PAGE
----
In February, the NFL pulled off its first outdoor Super Bowl in a northern city. Relatively pleasant temperatures greeted visitors in New York City and fans at MetLife Stadium, and a postgame snowstorm did little to tarnish the event.
So in its very next Super Bowl decision, the league awarded its 2018 game to the coldest market in the country. Minneapolis-St. Paul will host Super Bowl LII, a verdict that some observers believe will usher in a new era of climate-neutral positioning for the event.
For now, I would spread caution on the notion that the NFL has embraced the idea of a cold outdoor Super Bowl. There is no reason -- yet -- for places such as Philadelphia, Chicago, Denver and Seattle to assume they are now on equal ground with warmer sites.
Both New York/New Jersey in 2014 and Minnesota in 2018 should be viewed not as a trend but with specific conditions. More than $2 billion was committed to construction of stadiums in those two markets, a total the NFL was obliged to reward while also sending a message to other municipalities that are stuck in stadium negotiations. It was important enough in New York to risk a one-time bad-weather game, but in Minnesota the game will be played inside a dome, and many events during the week will be connected by indoor skywalks and/or light-rail trains to minimize outdoor exposure.
There isn't much about either circumstance to suggest a jump in this trend to, say, Chicago's Soldier Field or Denver's Sports Authority Field. Both cities have suitable infrastructure to host a Super Bowl, but their stadiums are neither new nor domed. The same goes for Seattle's CenturyLink Field and Green Bay's Lambeau Field, among others. Philadelphia's Lincoln Financial Field is undergoing the final stages of a $125 million upgrade this offseason, but it's not the type of large-scale project the league would feel compelled to reward.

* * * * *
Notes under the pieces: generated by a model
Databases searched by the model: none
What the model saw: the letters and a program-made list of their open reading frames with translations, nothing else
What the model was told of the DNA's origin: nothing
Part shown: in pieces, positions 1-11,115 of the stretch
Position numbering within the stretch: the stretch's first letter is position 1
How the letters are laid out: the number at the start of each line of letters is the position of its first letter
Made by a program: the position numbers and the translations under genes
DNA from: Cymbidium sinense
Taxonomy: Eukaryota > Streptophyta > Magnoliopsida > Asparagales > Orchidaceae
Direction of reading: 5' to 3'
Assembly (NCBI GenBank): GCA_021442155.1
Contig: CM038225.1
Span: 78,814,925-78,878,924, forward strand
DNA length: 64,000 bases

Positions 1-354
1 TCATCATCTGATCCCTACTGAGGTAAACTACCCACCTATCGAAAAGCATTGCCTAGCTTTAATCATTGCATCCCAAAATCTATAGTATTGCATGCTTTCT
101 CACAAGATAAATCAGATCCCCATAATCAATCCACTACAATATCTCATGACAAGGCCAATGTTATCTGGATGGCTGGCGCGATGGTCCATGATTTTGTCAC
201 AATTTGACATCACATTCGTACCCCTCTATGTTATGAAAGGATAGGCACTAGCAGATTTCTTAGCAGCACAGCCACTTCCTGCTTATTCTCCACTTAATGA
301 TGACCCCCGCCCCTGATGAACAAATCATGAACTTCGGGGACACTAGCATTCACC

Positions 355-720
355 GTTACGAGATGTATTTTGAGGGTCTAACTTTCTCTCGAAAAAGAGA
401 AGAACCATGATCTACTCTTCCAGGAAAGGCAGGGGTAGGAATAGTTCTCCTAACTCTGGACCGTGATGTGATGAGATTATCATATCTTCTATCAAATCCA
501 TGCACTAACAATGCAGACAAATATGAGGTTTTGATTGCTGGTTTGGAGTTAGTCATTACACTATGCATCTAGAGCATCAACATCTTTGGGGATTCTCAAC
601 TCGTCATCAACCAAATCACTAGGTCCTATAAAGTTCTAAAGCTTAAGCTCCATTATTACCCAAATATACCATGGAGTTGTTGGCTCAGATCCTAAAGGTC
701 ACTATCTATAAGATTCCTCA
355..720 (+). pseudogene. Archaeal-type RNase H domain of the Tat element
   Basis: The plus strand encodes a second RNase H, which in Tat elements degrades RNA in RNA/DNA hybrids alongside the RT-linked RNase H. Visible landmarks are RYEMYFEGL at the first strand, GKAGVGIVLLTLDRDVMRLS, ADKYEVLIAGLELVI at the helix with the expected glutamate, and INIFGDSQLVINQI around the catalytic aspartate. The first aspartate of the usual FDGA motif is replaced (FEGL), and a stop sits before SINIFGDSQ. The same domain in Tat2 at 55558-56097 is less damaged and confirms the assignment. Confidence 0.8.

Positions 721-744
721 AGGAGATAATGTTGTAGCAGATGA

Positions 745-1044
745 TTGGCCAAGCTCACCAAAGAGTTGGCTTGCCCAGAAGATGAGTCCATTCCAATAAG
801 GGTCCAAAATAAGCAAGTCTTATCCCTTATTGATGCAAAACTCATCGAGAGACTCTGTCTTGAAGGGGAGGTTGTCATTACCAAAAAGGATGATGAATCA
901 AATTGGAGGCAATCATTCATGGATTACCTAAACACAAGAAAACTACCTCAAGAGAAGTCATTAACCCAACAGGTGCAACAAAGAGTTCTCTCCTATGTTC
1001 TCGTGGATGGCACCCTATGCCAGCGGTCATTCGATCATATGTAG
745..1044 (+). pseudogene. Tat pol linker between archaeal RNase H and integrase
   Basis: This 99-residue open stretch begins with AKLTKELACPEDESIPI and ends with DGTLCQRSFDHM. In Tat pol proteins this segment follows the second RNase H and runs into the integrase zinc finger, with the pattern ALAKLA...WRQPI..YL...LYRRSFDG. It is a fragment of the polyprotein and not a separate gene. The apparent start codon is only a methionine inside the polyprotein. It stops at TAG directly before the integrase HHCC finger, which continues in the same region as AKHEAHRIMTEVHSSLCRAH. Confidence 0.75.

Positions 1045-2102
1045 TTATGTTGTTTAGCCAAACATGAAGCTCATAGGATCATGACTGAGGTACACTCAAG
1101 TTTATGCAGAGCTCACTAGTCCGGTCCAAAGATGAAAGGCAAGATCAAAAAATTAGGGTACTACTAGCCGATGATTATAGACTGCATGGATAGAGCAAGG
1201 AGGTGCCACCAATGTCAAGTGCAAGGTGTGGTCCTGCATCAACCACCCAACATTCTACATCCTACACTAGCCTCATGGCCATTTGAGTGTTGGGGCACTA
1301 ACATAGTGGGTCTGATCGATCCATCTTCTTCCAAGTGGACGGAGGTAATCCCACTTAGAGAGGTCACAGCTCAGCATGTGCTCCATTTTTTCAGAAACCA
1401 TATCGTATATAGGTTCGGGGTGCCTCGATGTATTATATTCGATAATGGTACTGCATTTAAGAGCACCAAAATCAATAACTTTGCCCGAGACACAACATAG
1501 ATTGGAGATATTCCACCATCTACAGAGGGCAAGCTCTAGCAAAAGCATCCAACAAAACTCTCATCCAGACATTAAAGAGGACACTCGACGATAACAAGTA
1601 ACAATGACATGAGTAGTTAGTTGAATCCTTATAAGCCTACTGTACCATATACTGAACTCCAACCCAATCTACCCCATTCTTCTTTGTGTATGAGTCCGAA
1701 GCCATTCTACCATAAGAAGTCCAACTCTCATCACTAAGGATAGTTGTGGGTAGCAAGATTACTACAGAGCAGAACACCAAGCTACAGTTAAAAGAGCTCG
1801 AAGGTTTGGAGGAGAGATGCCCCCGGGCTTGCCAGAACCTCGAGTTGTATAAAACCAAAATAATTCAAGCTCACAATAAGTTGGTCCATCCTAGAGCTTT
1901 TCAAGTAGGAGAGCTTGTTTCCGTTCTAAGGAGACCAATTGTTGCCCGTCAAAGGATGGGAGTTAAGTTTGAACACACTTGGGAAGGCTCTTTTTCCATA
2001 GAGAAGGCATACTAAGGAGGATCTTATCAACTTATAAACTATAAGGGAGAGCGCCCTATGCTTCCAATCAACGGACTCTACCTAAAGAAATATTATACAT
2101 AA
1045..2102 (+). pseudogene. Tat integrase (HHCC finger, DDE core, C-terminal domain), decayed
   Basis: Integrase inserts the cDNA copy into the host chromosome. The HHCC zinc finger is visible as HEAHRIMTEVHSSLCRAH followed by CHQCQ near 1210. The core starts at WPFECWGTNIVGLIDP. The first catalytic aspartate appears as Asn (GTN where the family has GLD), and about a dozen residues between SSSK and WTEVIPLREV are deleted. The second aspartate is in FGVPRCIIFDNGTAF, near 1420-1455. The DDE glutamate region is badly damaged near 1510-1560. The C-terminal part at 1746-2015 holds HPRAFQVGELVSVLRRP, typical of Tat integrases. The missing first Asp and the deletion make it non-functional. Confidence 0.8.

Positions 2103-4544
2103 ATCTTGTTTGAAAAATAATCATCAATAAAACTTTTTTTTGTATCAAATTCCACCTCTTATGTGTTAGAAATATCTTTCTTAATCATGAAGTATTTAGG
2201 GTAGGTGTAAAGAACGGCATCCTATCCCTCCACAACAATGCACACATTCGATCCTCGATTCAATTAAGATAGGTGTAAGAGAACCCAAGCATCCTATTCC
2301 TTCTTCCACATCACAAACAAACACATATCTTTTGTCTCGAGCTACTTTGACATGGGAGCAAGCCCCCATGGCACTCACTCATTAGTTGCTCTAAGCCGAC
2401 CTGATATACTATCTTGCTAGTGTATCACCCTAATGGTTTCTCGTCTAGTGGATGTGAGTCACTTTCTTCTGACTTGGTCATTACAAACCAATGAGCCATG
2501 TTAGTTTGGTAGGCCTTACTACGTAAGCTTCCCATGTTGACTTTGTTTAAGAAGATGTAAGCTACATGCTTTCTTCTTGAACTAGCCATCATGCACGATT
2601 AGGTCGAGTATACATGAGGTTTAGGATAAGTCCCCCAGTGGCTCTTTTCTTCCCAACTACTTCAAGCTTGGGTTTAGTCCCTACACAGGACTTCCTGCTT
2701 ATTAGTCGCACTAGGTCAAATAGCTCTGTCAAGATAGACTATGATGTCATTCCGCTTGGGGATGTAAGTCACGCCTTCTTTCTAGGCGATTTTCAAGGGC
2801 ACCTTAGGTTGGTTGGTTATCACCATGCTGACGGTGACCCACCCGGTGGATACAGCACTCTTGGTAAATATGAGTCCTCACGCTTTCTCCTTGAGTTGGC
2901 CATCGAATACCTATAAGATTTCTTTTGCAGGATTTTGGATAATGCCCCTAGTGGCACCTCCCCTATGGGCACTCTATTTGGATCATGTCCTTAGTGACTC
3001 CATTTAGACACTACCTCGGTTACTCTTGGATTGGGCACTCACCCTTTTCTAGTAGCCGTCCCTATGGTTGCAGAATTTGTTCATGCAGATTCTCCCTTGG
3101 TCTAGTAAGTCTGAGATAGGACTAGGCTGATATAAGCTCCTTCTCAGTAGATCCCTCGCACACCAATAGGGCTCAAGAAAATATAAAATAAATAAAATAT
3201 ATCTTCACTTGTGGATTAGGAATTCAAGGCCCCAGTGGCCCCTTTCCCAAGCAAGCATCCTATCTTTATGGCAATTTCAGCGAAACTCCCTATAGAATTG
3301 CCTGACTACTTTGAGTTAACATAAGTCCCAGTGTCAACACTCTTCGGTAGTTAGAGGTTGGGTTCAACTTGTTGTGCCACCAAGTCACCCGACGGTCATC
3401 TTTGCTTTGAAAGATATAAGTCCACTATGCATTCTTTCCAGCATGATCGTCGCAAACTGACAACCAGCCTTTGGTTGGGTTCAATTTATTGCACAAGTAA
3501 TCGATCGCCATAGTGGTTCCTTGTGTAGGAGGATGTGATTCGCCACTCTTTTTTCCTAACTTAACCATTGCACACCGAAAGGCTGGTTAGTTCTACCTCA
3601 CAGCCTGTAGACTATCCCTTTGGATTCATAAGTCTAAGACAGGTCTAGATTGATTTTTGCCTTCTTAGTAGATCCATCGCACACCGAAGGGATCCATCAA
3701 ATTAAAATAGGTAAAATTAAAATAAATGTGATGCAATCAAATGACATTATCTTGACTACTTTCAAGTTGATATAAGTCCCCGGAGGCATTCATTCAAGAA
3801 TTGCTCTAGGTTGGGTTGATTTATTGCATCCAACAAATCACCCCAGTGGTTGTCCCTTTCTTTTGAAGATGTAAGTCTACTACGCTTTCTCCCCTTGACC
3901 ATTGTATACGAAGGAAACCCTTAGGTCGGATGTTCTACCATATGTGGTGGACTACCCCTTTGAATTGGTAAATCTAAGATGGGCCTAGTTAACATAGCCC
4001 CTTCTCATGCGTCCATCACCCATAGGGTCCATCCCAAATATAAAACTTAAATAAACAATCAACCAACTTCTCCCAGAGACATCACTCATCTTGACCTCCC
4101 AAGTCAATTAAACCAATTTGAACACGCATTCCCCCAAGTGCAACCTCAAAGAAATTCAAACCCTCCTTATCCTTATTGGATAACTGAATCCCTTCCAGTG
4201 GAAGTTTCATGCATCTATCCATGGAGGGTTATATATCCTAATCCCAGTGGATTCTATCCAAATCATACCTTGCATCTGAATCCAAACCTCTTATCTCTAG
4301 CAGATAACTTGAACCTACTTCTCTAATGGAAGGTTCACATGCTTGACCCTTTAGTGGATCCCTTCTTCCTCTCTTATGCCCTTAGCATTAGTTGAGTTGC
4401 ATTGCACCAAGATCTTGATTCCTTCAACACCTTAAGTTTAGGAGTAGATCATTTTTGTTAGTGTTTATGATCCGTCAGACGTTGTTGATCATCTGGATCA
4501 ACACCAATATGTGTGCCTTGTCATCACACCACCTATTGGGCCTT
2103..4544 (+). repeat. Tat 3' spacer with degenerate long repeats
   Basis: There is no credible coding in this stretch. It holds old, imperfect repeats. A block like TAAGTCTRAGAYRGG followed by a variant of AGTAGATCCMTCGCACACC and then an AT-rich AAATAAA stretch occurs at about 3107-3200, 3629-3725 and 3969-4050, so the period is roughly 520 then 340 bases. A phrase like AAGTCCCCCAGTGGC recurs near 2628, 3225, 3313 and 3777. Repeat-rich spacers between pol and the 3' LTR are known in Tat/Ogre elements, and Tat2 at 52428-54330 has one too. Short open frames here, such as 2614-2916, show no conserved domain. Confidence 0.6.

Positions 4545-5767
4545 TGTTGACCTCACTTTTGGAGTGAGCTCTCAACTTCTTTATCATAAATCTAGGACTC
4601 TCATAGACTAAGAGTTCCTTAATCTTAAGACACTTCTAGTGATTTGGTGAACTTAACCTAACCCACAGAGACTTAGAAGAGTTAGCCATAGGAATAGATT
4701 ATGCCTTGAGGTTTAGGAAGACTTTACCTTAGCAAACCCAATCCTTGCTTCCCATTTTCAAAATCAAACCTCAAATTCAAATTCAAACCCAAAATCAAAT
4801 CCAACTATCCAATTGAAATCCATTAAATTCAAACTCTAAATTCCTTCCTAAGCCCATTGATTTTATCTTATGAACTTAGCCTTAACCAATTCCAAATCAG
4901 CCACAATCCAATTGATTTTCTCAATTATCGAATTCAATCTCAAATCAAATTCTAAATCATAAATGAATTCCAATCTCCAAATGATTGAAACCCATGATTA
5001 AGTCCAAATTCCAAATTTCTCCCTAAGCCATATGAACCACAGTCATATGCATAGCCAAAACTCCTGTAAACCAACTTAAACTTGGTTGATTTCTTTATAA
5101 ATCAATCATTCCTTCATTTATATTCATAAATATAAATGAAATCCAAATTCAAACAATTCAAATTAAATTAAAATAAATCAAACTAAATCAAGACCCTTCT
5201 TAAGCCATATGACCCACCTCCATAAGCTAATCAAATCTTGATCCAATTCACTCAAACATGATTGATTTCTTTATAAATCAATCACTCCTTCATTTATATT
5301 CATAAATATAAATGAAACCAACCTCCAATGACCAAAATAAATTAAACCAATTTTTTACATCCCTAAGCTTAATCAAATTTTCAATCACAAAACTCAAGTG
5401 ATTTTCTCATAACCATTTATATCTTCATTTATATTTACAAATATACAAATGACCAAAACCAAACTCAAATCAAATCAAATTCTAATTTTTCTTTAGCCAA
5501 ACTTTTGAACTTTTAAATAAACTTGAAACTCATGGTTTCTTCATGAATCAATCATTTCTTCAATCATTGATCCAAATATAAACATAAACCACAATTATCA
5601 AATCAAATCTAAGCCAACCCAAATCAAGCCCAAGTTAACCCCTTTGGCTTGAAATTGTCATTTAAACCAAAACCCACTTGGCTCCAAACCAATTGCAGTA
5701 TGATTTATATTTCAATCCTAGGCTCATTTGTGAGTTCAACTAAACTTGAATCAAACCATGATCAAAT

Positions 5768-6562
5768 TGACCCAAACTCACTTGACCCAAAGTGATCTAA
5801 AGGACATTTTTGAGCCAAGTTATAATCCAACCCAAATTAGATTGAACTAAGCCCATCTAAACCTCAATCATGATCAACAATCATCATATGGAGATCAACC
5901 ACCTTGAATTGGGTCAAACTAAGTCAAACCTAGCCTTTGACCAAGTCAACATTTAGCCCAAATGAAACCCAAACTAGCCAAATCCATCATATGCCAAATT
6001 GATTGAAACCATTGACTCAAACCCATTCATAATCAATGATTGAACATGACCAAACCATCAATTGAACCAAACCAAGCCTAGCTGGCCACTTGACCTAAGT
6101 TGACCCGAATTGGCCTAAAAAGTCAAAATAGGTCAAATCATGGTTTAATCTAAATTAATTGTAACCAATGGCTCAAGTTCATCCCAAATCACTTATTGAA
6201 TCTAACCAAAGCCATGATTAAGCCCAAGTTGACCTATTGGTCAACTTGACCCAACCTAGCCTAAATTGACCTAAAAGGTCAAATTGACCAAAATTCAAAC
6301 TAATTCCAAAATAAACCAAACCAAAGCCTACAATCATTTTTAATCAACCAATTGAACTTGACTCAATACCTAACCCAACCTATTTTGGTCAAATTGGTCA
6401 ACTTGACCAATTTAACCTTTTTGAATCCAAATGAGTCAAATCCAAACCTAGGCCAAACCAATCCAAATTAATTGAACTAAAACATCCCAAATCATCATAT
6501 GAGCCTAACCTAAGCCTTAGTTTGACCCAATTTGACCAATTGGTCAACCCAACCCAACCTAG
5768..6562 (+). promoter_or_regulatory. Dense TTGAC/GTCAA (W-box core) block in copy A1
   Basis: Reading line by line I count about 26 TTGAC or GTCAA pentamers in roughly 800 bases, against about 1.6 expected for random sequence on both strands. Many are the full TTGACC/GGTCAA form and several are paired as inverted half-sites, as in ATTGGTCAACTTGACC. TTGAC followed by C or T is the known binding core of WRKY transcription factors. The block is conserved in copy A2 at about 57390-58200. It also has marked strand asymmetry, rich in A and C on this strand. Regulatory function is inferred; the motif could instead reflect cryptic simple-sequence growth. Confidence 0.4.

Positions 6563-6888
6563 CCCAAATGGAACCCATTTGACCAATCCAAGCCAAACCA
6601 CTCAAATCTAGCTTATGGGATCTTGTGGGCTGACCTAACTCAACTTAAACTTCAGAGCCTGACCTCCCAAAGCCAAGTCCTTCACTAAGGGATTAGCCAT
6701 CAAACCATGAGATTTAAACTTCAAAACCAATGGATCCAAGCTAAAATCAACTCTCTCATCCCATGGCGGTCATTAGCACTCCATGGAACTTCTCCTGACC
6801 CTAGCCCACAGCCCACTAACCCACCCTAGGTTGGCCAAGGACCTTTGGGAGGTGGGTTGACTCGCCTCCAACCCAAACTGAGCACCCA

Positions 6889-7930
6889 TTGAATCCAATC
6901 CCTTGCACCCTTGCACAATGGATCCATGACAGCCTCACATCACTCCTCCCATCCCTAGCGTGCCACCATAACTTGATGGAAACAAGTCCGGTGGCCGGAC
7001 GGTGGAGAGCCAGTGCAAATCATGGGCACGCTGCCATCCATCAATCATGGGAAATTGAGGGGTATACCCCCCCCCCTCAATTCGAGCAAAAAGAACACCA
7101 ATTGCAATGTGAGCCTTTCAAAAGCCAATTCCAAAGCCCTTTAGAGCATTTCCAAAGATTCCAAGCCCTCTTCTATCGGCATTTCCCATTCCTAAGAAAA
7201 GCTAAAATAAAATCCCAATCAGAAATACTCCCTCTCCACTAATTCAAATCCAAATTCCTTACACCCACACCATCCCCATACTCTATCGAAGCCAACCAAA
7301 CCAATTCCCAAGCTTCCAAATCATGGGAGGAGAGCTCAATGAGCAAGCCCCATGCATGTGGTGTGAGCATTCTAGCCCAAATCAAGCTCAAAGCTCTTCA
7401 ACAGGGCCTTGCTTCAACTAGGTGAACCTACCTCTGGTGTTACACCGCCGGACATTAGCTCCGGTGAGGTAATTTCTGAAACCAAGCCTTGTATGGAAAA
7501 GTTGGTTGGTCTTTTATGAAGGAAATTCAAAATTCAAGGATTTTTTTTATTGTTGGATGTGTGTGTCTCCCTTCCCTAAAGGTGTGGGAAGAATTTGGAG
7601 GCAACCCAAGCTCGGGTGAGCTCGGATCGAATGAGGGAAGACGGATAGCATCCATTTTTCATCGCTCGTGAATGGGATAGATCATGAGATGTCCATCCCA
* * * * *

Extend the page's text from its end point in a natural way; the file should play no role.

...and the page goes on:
Those are the facts. Perhaps the NFL will one day shift to a more egalitarian system of Super Bowl distribution. It's just not there yet.
Speaking this week about Minnesota's winning bid, commissioner Roger Goodell was clear. The "distinguishing factor," he said, "was the stadium project and the effort they had to bring that stadium to completion. The plans that they have for it and the commitment that community has demonstrated is a positive influence on several owners."
Having awarded the game to a region with an average February temperature of 18 degrees, Goodell spoke diplomatically about cold-weather sites. "If you want to play golf," he said, "that may not be your first choice. You may play golf and then come to Minneapolis." But nowhere in his comments was an indication that Minnesota in 2018 is anything more than an expected quid pro quo for the $498 million in taxpayer money flowing to the stadium project.
I'm not as opposed to a bad-weather game as some, and the NFL missed one by about 12 hours in February. But if all things were equal, it's fair to assume the NFL would prefer the lower risk of a game in New Orleans, Miami, San Diego or another southern locale. At the moment, however, all things are not equal. The league had a debt to pay to New York and Minnesota. Soon, it will make good on Atlanta's new $1 billion stadium, set to open in 2017.
What could push the NFL over the (climate) hump? A lack of suitable warm options is one factor. Owners have made clear that South Florida's Sun Life Stadium must be upgraded before hosting another game. San Diego, meanwhile, won't get another game until it replaces Qualcomm Stadium. Los Angeles no longer has a Super Bowl-caliber facility.
Even so, the league has domed options it could choose rather than playing outside. Goodell said he believes New Orleans will get another game. Indianapolis, site of a great event in 2012, wants to remain in the rotation.
The only real reason to open bidding to northern sites with older stadiums, as you might have guessed, is if it can lead to additional revenues. Is that possible? Of course. There is nothing to stop an ambitious market from sweetening its bid with new tax breaks, bigger promises and other visionary perks that could elevate the Super Bowl's status and earning power. It's certainly possible, but we're not there. Yet.